By Mike Talavera
People in the US don’t want to vote. New data from multiple states shows that over the past several months voter registration rates have plummeted by tens of thousands, and hundreds of thousands in California and Texas, compared to the same time period in 2016.
Like every upheaval this year, the ruling class is quick to blame the coronavirus pandemic through its sounding boards for the drop in registration numbers. Monopoly press pundits point to closed government offices, shuttered by state lockdowns, as the ‘obvious’ cause for the decrease.
This ‘commonsense’ reasoning does not explain why online voter registration, available in the majority of states, has not picked up the slack, nor does it put this new low in its proper context. Even before this recent dip, the US has had one of the lowest voter turnouts in the world, with the number of eligible people who didn’t vote in the 2016 presidential election far outweighing those who voted for Hillary Clinton or Donald Trump.
The pandemic does not explain this crisis of the US electoral system, which is part of the general crisis of US imperialism, but it does expose how ‘getting out the vote’ is a con that tricks people into validating a political system in decay.
The lockdowns have not only forced government offices to close, but have also prevented schools, public events, and other businesses from serving as places for voting advocacy groups to sign people up. In Florida, these pro-voting third-party organizations registered 14,144 people in January, whereas in April they only signed up 133.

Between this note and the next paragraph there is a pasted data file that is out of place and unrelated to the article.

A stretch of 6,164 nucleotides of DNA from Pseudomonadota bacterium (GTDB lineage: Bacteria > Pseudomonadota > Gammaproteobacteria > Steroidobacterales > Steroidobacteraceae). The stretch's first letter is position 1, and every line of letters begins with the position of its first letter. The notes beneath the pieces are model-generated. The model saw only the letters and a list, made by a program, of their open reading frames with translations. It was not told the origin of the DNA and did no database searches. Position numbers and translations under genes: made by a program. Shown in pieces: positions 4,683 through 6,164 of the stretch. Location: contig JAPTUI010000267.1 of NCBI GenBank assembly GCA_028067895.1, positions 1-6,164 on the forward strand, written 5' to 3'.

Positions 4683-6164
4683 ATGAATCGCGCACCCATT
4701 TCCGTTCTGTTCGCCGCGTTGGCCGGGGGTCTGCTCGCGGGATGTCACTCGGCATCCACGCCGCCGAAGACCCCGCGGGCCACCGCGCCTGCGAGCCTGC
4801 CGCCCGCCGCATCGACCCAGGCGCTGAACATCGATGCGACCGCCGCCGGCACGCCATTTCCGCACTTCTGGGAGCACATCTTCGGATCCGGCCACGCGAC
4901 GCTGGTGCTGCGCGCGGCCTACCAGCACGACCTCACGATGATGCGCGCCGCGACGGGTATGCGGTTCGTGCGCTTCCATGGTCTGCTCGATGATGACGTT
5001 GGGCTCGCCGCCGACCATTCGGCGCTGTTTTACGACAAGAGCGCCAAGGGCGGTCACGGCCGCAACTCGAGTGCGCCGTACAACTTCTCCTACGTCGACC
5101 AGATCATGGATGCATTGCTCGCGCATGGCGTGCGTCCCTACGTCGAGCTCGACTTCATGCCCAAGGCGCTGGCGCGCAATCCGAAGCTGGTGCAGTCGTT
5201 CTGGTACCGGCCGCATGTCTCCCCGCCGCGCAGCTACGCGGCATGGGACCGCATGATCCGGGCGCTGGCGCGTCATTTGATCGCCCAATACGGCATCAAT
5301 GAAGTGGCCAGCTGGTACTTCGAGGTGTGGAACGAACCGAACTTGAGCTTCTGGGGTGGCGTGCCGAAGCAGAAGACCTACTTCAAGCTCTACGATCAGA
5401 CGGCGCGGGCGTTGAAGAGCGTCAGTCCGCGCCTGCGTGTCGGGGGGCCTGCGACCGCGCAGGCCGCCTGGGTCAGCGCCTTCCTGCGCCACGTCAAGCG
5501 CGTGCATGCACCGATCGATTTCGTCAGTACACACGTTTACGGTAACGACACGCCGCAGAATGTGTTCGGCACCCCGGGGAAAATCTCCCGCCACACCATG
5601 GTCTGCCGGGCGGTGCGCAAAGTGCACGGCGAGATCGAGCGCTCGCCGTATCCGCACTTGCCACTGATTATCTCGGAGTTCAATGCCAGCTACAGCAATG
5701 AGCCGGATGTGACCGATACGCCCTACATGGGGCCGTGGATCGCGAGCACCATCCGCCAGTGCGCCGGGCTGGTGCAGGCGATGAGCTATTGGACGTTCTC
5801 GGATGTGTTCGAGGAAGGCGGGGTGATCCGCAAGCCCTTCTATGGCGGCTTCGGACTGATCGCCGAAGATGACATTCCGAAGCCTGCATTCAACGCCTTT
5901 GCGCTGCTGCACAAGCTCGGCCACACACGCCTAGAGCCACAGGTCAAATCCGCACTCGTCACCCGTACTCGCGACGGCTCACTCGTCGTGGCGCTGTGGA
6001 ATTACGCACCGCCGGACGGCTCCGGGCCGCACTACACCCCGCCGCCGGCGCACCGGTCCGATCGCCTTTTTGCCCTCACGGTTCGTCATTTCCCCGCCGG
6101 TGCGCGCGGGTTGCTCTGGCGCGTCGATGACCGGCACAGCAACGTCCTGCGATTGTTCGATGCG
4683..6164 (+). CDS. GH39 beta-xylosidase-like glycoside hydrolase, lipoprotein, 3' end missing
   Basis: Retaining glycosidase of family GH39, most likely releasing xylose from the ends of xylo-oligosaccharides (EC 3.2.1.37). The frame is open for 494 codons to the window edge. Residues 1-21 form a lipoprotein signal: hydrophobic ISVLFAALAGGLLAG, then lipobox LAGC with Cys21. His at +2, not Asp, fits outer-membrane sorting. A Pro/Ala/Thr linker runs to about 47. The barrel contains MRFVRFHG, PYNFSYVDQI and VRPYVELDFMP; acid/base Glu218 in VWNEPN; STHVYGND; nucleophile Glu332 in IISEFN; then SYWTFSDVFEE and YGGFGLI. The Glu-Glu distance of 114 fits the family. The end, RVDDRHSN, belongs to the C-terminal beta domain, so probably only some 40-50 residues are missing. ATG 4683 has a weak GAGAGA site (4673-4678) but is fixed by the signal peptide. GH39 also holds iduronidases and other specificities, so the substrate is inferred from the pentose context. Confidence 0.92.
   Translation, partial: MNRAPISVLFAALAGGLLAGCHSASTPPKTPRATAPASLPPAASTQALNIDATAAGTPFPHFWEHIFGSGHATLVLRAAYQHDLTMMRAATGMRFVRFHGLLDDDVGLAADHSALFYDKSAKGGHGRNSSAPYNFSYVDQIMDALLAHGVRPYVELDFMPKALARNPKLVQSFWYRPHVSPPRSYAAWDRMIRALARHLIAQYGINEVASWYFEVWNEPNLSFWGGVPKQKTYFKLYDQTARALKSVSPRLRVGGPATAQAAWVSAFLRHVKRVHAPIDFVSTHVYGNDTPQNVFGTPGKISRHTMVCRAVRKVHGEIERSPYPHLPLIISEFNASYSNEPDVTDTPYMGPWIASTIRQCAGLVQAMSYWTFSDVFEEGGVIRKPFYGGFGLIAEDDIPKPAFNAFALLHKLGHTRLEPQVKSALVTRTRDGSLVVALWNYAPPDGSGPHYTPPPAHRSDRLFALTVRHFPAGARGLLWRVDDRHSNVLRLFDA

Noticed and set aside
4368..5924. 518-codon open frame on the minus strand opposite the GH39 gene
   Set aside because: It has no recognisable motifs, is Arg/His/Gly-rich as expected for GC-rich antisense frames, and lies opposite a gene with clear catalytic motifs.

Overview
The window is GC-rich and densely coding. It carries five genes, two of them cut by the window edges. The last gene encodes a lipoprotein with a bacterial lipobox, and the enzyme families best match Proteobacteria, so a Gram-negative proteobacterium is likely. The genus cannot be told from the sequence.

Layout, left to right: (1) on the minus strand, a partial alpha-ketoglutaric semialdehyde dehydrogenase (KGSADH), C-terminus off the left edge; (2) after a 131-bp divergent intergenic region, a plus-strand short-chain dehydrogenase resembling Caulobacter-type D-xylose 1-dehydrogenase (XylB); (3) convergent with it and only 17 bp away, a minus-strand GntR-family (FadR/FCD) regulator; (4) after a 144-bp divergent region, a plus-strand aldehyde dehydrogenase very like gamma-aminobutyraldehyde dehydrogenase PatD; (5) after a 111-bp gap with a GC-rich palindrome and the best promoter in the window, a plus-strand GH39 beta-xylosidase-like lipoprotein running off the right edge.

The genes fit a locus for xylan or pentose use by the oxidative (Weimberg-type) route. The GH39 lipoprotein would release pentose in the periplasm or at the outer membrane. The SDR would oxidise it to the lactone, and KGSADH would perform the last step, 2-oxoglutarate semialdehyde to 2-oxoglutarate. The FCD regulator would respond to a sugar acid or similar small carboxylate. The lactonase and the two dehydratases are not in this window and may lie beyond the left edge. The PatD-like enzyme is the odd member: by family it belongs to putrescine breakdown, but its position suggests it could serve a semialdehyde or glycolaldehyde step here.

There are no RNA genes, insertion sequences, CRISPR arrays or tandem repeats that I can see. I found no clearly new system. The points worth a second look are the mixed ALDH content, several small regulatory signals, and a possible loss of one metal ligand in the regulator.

These groups are not registering people to vote out of a love for democracy. They are literally paid by the ruling class to convince people to politically invest in the same system which oppresses them. The League of Women Voters has received hundreds of thousands of dollars from donors like the Ford Foundation, Carnegie Corporation, and the MacArthur Foundation. Voto Latino, which has set a goal of registering 500,000 Latino voters this year, received a $500,000 pledge from former Democratic candidate and billionaire Michael Bloomberg in March. Engage Texas, a Super PAC whose goal is to register Republican voters, has accepted donations of $1 million each from El Paso oilman Paul Foster, Houston oil tycoon Joseph C. Walter III, and Energy Transfer, the infamous Dallas-based company behind the Dakota Access Pipeline.
The pandemic has temporarily interrupted this expensive scam, inadvertently stopping many people from being swindled into voting and illustrating to what extent the imperialist brand of democracy is bought.